“I need my truck, hun… Is it still raining?” asks Matilda Honeycutt, into her phone.
She stands with a hand on her hip, radio clamoring by her side, as she waits to receive the keys to her white JMU Facilities Management truck.
“They’re just gonna have to take the commode up on the truck and load up a little mulch,” she says into the phone.
The office she waits in is lined with cluttered desks; it’s dingy in there. Matilda likes to be outside. She is one of over 602 facilities management workers, and one of 89 in landscaping, that plant, weed, mulch, water, and many other things to keep the campus’ revered beauty in tact.
The quad is one of the most highly populated lawns on campus. Justin tries to be considerate, and watch for students on the lawn before he tests the irrigation heads. On hot days, students might get caught up right in the middle of a sprinkler zone. Justin runs to turn them off, but only to resistance.
“Leave them on!” students will shout. “We want to run through them!”
Students are generally friendly to Justin and the irrigation crew. Justin is friendly back. He waves kindly and asks them how they’re doing, and minds his business. But some days, he wishes people understood his job more.
“What is it, yik yak? They’d be bashin’ us about how the water’s running when it’s raining, but they also didn’t see us doing [the job],” Justin says. “We’re not out here wasting water. We’re out here checking it, making sure everything’s running so we don’t waste water.”
The irrigation heads on the quad are 5004 Rainbirds, as Justin calls them. They drone like maracas, then putter out. Justin’s two radios buzz with requests from his supervisors, other supervisors from the landscaping department and his irrigation workers. Apparently, there’s a sprinkler head breakage at east campus. He decides to check it out.
Matilda parks the truck, bed first, in front of the warehouse’s garage. She and Caroline pile out, open the truck bed, and begin loading the bed with purple and yellow flowers. They move quickly, since the rain has subsided a bit. They don’t want to get caught in it again.
They plan to first plant the flowers in a pot next to the Student Success Center, and they hop back in the truck and are on the move.
JMU landscapers’ work is steady. They are in a constant state of maintenance, because landscaping takes constant nurturing. And at the same time, it takes months to reap the benefits of what they sow.
As we pass Memorial Hall, she points out the hyacinths that line the flower beds. She planted them in October, to bloom in May. It’s a waiting game, landscaping. But it also requires a sort of thoughtfulness that goes unnoticed.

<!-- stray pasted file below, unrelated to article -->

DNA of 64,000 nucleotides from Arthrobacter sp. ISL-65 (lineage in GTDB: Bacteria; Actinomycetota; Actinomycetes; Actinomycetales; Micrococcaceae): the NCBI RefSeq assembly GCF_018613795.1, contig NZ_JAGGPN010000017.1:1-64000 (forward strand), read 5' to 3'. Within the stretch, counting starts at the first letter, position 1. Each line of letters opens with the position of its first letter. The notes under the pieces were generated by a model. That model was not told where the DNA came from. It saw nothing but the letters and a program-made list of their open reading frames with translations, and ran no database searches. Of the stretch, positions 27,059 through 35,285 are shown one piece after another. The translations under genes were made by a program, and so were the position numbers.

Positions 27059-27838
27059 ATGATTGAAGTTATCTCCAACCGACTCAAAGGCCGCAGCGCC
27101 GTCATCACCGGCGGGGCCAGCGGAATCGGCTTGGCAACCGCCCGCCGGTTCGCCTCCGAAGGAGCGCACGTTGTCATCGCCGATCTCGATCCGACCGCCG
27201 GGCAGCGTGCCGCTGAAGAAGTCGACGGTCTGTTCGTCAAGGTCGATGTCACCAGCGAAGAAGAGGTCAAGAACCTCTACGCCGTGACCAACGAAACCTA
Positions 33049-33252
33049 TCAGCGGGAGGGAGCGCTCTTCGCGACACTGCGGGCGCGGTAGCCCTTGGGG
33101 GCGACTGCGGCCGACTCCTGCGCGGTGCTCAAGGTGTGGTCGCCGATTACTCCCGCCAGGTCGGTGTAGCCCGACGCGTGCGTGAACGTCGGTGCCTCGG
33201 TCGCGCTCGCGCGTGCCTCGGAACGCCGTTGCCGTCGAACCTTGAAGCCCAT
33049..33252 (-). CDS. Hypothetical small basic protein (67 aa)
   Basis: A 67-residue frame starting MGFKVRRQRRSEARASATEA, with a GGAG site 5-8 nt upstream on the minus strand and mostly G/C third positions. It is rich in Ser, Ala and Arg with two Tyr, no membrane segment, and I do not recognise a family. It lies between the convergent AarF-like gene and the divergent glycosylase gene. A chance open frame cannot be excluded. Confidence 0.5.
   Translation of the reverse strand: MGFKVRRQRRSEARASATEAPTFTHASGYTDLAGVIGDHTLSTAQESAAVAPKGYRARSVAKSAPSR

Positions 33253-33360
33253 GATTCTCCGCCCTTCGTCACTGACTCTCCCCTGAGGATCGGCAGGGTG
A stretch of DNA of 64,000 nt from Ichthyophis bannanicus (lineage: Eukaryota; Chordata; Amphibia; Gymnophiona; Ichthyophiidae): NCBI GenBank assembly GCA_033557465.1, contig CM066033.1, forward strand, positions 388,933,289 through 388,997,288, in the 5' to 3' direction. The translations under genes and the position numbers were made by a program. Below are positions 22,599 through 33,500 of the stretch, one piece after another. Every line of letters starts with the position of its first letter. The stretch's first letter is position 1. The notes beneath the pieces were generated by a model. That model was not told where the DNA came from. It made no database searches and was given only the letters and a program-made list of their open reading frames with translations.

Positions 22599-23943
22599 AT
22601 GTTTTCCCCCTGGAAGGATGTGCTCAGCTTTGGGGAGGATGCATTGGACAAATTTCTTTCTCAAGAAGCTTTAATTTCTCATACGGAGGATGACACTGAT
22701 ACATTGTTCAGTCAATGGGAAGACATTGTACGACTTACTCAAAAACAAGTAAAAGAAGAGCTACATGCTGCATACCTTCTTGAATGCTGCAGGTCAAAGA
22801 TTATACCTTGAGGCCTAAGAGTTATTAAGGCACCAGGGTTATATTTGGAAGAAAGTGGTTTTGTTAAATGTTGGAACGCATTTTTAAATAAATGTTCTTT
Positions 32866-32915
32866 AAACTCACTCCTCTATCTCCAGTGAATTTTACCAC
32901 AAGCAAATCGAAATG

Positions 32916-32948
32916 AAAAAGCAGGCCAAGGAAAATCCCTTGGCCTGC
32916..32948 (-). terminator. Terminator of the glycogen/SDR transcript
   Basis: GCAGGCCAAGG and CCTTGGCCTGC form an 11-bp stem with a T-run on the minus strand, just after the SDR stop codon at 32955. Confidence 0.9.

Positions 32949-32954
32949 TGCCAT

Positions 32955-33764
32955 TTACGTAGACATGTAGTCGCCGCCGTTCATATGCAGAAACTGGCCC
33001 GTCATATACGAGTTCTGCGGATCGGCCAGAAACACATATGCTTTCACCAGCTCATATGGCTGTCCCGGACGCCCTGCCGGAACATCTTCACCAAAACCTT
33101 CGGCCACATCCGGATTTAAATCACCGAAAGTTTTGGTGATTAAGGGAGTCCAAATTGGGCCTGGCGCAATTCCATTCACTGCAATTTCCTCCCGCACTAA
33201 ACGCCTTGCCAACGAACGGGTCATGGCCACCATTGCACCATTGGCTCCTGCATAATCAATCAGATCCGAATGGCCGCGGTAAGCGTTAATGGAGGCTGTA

Once Matilda and Caroline reach the Student Success Center and pot the plants quickly and carefully.
They first remove the old plants that lay dormant in the pot, and as the pot sits vacant of plant life, the campus sees a flash of what life would be like without the landscapers. As the pot sits there, colorless and filled with old dirt, its surroundings seem unkempt as well.
Matilda’s work is so subtle; and yet, could a student imagine JMU without its flowers? How would graduation be different without its hyacinths?
Matilda and Caroline quickly haul the flowers from the truck bed and begin planting hurriedly before the rain satrts to come again.
Students pass them without acknowledgement as the bright green leaves nestle into the dirt. JMU purple and gold are put of display in the flower pots, and become a part of the scenery.
Matilda and Caroline pack up and head out to the next flower pot.
Justin arrives to the sprinkler head breakage; it’s behind Chesapeake. Kent and Jeremy, two irrigation workers under Justin, are busy digging up the irrigation head as Justin pulls up in his white Facilities Management truck.
This zone is one that students walk, bike, run and even drive by everyday. It’s not a hot spot like the quad or the lawn near Duke hall.
The hole where the sprinkler used to be is filled with muddy water; Kent and Jeremy are shoveling out a clear path to resintall a new irrigation head.
“It’s pretty much our time to shine,” says Justin. Around this time of year, landscapers are “working hardcore, getting everything to the best point it can be.”
After graduation, the work continues. Matilda and Justin work an extra hour in the summer, to take care of the fragile landscape during the summer heat, and to prepare for students to return.
Once 11 am comes around, they bid adieu and return to work. Justin is headed to the quad to help out some of the landscaping crew mulch, and Matilda is headed to east campus to plant more pots.
The beauty of JMU comes from more than just the hills of the Shenandoah and the tulips planted in the pots; it’s the people who make it happen.